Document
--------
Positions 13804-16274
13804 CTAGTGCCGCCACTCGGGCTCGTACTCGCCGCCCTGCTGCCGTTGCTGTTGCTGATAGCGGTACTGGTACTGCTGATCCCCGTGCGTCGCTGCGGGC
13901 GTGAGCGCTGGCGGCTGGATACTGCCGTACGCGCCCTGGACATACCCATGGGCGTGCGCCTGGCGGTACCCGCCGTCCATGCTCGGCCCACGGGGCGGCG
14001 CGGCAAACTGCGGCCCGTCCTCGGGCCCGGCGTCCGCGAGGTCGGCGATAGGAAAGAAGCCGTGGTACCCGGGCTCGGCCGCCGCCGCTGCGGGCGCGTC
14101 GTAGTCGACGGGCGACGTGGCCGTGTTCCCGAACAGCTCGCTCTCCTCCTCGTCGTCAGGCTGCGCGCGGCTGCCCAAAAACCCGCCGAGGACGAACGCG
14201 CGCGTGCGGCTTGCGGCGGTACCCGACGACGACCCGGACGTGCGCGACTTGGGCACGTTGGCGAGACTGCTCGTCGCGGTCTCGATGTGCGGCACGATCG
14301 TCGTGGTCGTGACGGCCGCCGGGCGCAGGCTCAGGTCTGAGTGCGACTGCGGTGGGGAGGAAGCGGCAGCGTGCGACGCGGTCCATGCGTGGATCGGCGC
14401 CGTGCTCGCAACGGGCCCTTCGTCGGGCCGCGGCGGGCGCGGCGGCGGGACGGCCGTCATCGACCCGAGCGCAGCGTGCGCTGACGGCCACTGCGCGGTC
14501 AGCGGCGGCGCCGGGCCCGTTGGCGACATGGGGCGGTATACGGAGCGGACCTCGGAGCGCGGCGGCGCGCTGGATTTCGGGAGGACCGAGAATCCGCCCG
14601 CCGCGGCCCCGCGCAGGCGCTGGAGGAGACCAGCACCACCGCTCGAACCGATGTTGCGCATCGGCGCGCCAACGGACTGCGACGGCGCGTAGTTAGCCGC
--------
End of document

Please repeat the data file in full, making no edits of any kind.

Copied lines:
Positions 13804-16274
13804 CTAGTGCCGCCACTCGGGCTCGTACTCGCCGCCCTGCTGCCGTTGCTGTTGCTGATAGCGGTACTGGTACTGCTGATCCCCGTGCGTCGCTGCGGGC
13901 GTGAGCGCTGGCGGCTGGATACTGCCGTACGCGCCCTGGACATACCCATGGGCGTGCGCCTGGCGGTACCCGCCGTCCATGCTCGGCCCACGGGGCGGCG
14001 CGGCAAACTGCGGCCCGTCCTCGGGCCCGGCGTCCGCGAGGTCGGCGATAGGAAAGAAGCCGTGGTACCCGGGCTCGGCCGCCGCCGCTGCGGGCGCGTC
14101 GTAGTCGACGGGCGACGTGGCCGTGTTCCCGAACAGCTCGCTCTCCTCCTCGTCGTCAGGCTGCGCGCGGCTGCCCAAAAACCCGCCGAGGACGAACGCG
14201 CGCGTGCGGCTTGCGGCGGTACCCGACGACGACCCGGACGTGCGCGACTTGGGCACGTTGGCGAGACTGCTCGTCGCGGTCTCGATGTGCGGCACGATCG
14301 TCGTGGTCGTGACGGCCGCCGGGCGCAGGCTCAGGTCTGAGTGCGACTGCGGTGGGGAGGAAGCGGCAGCGTGCGACGCGGTCCATGCGTGGATCGGCGC
14401 CGTGCTCGCAACGGGCCCTTCGTCGGGCCGCGGCGGGCGCGGCGGCGGGACGGCCGTCATCGACCCGAGCGCAGCGTGCGCTGACGGCCACTGCGCGGTC
14501 AGCGGCGGCGCCGGGCCCGTTGGCGACATGGGGCGGTATACGGAGCGGACCTCGGAGCGCGGCGGCGCGCTGGATTTCGGGAGGACCGAGAATCCGCCCG
14601 CCGCGGCCCCGCGCAGGCGCTGGAGGAGACCAGCACCACCGCTCGAACCGATGTTGCGCATCGGCGCGCCAACGGACTGCGACGGCGCGTAGTTAGCCGC